Lou Pisani  (on a minor player revolt in 1950)  "We got just room and board. In those days if they found out we got paid we would have been ineligible back in the states, so it was kept secret, But, we got  together in Regina. We were playing a series, set up in a hotel, a big room they had for teams coming in. In fact, I brought this up with coach Beiden, "Look you've got us on room and board and we're winning all this money in these tournaments, and the guys were talking that we should get a little money."  Finally we voted on it, and told Brick Swegle (the promoter) if we don't get it we're going home. We got thirty dollars a week. Pay them a little bit that's what Swegle did in 1950 and in 1951 it was the same way although it then became how important you were on the team, I think the pitchers got a little more." 

Jack Altman (on arriving in Vulcan 1954)  " I came up with a fellow who had played at Vulcan the year before, Skippy Winn. They picked me up in Eugene, Oregon, four of us drove. We drove over Crow's Nest Pass in a big storm ... when we got to Vulcan it was real stormy.  They were burning gasoline on the Vulcan field. Our first game was against RCAF Claresholm. We won 14-4." 

Bob Milano (on why so many of the Western Canada players became such celebrated college coaches)  "I think a lot of it had to do with our era.  That was a prestigious occupation in those days.  If your coach asked you to run through a wall, you did it.  We loved the game and wanted to continue what we knew about the game and help the next generation ... It was so enjoyable because of the kids.  They made it worthwhile showing up every day.  It was fun to watch them grow as people more than maybe as a baseball player."

Stan Busch (on the prairie experience for a college guy)  "It was just a great time, a chance to play and meet people ... definitely a place to hone your skills, play every day and go back to the college game hoping it would help and it really did."

Charlie Beene (on the miracle in Kamsack, 1951 )  "When we went in there for that tournament I was a slow pitch guy, I  threw the ball very moderately for high school even.  And it was kind of rainy and about the second game we played it was sprinkling rain and it was like a miracle.  All of a sudden I could throw the ball hard. Wham. I felt like Bob Feller.  In one day.  Something magical came over me in one day.  I was never a fireballer like Jack Hannah, but at least it was a medium, major league fastball.  It was the turning point for my career and my life."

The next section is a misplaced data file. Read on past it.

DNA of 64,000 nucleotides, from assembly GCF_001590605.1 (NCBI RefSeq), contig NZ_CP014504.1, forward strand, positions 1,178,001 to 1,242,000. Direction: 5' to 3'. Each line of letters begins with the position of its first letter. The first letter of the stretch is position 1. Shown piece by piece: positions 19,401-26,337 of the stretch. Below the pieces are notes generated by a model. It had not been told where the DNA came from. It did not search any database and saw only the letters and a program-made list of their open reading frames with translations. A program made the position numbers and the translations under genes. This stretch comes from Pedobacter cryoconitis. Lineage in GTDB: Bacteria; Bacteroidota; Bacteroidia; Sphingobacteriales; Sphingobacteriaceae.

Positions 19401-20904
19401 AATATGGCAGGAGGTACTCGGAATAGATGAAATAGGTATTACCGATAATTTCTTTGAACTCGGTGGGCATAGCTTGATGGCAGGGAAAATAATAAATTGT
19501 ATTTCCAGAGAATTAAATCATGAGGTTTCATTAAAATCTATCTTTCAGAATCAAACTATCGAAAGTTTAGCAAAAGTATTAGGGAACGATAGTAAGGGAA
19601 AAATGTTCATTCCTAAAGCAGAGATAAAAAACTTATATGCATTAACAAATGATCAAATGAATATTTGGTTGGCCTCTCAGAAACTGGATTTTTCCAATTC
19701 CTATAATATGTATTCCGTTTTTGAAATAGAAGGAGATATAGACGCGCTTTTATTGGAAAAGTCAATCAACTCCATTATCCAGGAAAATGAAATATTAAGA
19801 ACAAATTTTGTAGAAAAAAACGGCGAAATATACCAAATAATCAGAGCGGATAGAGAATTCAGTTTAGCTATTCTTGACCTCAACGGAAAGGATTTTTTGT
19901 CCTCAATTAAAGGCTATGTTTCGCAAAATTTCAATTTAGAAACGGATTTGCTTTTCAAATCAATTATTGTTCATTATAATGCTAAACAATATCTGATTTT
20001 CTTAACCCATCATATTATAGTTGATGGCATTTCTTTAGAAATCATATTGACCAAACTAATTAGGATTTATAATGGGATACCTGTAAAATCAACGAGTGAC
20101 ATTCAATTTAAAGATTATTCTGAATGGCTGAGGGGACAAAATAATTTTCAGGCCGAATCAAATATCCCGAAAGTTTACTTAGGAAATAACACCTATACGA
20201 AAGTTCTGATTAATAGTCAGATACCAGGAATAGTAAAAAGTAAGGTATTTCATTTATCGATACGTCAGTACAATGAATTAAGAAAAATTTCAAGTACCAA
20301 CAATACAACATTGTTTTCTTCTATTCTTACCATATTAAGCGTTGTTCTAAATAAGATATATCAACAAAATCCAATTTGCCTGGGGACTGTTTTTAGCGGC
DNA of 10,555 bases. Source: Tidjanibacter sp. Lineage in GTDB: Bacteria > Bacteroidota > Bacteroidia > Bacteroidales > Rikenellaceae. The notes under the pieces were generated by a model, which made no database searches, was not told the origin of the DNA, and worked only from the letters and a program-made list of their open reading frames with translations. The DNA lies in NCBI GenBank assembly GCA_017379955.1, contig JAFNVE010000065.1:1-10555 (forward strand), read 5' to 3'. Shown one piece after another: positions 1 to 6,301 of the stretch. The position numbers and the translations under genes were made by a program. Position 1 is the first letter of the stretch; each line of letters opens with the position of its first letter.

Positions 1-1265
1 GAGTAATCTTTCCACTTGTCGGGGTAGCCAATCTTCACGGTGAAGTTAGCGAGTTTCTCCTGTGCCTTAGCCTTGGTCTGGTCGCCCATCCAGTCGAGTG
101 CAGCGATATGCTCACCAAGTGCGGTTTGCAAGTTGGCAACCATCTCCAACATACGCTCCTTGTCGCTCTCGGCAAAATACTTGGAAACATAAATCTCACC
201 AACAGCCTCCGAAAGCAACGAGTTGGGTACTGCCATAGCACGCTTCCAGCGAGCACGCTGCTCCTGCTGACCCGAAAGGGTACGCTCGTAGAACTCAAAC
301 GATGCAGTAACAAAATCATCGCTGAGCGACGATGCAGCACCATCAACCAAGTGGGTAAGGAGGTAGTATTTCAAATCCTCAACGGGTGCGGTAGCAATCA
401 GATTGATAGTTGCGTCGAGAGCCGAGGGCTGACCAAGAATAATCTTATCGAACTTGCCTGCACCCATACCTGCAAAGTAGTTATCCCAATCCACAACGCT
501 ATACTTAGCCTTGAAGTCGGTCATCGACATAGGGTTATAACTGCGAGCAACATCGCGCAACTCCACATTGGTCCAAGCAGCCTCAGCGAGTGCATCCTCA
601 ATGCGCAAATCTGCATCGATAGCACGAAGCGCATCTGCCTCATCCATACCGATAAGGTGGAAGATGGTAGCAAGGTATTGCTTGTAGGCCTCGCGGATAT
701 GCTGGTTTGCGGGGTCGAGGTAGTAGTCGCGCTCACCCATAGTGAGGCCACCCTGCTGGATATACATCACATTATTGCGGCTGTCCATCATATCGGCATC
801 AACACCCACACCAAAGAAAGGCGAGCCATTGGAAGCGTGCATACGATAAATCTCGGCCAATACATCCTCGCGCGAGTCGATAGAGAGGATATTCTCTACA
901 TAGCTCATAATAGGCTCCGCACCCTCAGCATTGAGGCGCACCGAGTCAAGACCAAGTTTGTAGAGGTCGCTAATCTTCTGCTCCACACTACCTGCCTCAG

Bob Bennett  (on prairie driving, 1952)  "There were dirt and gravel roads and we had five in our car going from Regina to North Battleford. We hit a bump and flipped over.  We crawled out, thankfully nobody was really hurt.  The first thing I hear is Tom Sommers yelling "Where's my bat?" 

Bob Bolingbroke  (on lessons learned and applied)  "Being on your own up here was great, you learned responsibility ...  and I think the three years I spent up here helped in that as far as what I ended up doing career wise.  It set the stage for that.  Plus, you had to work hard to make things payoff and, hey, that doesn't hurt anything in life. The whole association up here was just a great framework, foundation for the next forty years quite frankly."

Bob Bolingbroke (on quitting ball to go back to school)  "Probably the one thing I would turn over again.  I do regret ... just to see how far I might have been able to go.  It's tough to argue with the success I have had, but still there's always that nagging thing, "Could I have made it."  So that's one regret I have, I did not try to go further."

Steve Schott  (on thinking back to Lethbridge 1959)  "The one thing that sticks out more than anything else ... the fabulous groups of friends that we had,  the chance to play with, live with. We boarded together ...  in the old Ma Fisher, Pa Fisher boarding house just off main street ... Great camaraderie.  Forty years later we run into each other and it's like we hadn't missed a beat.  It's an amazing.  There's a bonding, I guess you would call it, of friendship that we were able to develop while we were here, to play ball together, enjoy each others company, having an opportunity to win a championship and having an opportunity to share people's lives together, experiences, just a great bunch of memories."

Clarence Yanosik  (on making choices)  "I thought I was a good ball player until just before I left the Vancouver Capilanos when the boys from the higher up leagues started coming back down. When I saw what was coming down, compared to what I was, I realized I wouldn't be going to the majors for sure.  And, I thought that was a good time to get serious about completing my education and playing ball when I could."

Ray Washburn  (on his 1959 no-hitter)  "Nobody thought it was a no-hitter, I walked so many guys, eight I think, and there were runners on the bases all night.  I walked in two."

Arley Kangas  (on meal money)  "When I played pro ball in the Northwest League in 1961 we got $3.25 a day.  Believe it or not, you could get three meals for that.  You had to shop around and you weren't eating at the best restaurants but you could get three meals for $3.25.  You didn't tip a lot!"

Clarence Yanosik  (on his career choice)  " I love judging.  I would never go back to the practice of law, it's too hectic.  From what I hear I did a relatively good job.  I was a better judge than I was a ball player!"